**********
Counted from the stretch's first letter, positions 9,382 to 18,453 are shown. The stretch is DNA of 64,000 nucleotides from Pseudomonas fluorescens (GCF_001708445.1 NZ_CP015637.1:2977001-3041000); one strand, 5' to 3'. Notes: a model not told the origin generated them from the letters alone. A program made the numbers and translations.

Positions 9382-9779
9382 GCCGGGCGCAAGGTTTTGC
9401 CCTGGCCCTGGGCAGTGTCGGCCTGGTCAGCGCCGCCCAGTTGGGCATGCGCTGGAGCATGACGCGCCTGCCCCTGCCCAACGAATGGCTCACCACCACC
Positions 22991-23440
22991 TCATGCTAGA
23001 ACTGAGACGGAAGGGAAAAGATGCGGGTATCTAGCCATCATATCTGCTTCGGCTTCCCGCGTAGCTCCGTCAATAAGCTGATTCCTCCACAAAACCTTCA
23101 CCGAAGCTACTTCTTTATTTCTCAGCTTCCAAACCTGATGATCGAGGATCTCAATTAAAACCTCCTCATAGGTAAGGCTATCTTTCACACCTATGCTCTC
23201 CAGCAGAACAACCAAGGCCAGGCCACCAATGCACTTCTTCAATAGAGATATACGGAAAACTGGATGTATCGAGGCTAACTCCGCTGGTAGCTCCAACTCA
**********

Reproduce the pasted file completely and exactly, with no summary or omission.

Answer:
Counted from the stretch's first letter, positions 9,382 to 18,453 are shown. The stretch is DNA of 64,000 nucleotides from Pseudomonas fluorescens (GCF_001708445.1 NZ_CP015637.1:2977001-3041000); one strand, 5' to 3'. Notes: a model not told the origin generated them from the letters alone. A program made the numbers and translations.

Positions 9382-9779
9382 GCCGGGCGCAAGGTTTTGC
9401 CCTGGCCCTGGGCAGTGTCGGCCTGGTCAGCGCCGCCCAGTTGGGCATGCGCTGGAGCATGACGCGCCTGCCCCTGCCCAACGAATGGCTCACCACCACC
Positions 22991-23440
22991 TCATGCTAGA
23001 ACTGAGACGGAAGGGAAAAGATGCGGGTATCTAGCCATCATATCTGCTTCGGCTTCCCGCGTAGCTCCGTCAATAAGCTGATTCCTCCACAAAACCTTCA
23101 CCGAAGCTACTTCTTTATTTCTCAGCTTCCAAACCTGATGATCGAGGATCTCAATTAAAACCTCCTCATAGGTAAGGCTATCTTTCACACCTATGCTCTC
23201 CAGCAGAACAACCAAGGCCAGGCCACCAATGCACTTCTTCAATAGAGATATACGGAAAACTGGATGTATCGAGGCTAACTCCGCTGGTAGCTCCAACTCA